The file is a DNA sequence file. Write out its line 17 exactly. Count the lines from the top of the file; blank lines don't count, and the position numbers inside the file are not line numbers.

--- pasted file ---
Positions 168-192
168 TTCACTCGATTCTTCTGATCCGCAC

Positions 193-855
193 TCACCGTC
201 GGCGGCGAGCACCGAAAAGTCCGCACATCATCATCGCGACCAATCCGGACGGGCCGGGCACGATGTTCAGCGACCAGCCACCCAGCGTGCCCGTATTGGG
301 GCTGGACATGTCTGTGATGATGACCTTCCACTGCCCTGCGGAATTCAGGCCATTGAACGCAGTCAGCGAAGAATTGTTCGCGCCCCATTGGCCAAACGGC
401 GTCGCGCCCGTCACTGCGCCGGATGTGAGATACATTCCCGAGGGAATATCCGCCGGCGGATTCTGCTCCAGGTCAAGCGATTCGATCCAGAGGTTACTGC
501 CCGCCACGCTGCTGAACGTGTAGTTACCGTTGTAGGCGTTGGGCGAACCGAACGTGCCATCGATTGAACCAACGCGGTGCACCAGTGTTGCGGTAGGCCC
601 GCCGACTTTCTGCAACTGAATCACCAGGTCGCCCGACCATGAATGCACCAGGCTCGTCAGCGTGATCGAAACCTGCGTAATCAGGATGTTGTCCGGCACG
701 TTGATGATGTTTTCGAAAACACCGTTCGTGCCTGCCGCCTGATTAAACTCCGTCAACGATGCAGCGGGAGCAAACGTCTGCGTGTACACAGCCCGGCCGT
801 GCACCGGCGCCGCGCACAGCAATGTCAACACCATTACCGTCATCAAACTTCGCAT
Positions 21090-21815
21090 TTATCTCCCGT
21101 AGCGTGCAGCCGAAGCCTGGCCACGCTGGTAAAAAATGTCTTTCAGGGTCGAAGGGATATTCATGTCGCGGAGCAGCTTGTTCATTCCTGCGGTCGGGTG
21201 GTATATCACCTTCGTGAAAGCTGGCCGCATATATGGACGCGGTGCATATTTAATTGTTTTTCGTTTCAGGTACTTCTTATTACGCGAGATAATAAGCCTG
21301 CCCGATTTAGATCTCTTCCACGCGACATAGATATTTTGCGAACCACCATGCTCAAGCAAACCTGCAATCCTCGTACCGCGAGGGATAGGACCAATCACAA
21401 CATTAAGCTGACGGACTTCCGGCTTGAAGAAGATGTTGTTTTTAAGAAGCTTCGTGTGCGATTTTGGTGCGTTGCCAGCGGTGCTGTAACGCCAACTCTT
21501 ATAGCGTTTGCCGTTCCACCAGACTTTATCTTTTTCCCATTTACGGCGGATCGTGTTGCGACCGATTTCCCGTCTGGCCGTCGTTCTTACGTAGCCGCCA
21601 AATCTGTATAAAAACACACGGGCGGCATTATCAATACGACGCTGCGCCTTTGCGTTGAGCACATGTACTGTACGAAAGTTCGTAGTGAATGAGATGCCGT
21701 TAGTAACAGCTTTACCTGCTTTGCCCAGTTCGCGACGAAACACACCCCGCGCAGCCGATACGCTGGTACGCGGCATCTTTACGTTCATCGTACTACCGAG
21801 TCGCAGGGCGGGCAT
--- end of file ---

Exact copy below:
21401 CATTAAGCTGACGGACTTCCGGCTTGAAGAAGATGTTGTTTTTAAGAAGCTTCGTGTGCGATTTTGGTGCGTTGCCAGCGGTGCTGTAACGCCAACTCTT